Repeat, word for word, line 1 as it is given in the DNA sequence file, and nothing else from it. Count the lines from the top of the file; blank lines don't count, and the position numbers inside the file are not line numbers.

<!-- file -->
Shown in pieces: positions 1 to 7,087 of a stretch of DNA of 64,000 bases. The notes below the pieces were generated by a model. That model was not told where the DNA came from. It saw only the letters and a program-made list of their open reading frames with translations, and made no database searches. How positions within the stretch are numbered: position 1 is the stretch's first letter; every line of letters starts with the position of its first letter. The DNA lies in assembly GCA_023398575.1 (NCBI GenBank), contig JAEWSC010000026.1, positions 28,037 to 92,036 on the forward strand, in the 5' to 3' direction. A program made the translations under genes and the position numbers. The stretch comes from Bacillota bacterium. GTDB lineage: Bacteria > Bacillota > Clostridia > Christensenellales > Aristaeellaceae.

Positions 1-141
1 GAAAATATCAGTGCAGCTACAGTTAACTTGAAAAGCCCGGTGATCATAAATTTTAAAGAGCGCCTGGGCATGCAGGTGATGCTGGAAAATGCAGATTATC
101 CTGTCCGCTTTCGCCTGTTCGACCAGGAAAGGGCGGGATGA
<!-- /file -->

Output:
Shown in pieces: positions 1 to 7,087 of a stretch of DNA of 64,000 bases. The notes below the pieces were generated by a model. That model was not told where the DNA came from. It saw only the letters and a program-made list of their open reading frames with translations, and made no database searches. How positions within the stretch are numbered: position 1 is the stretch's first letter; every line of letters starts with the position of its first letter. The DNA lies in assembly GCA_023398575.1 (NCBI GenBank), contig JAEWSC010000026.1, positions 28,037 to 92,036 on the forward strand, in the 5' to 3' direction. A program made the translations under genes and the position numbers. The stretch comes from Bacillota bacterium. GTDB lineage: Bacteria > Bacillota > Clostridia > Christensenellales > Aristaeellaceae.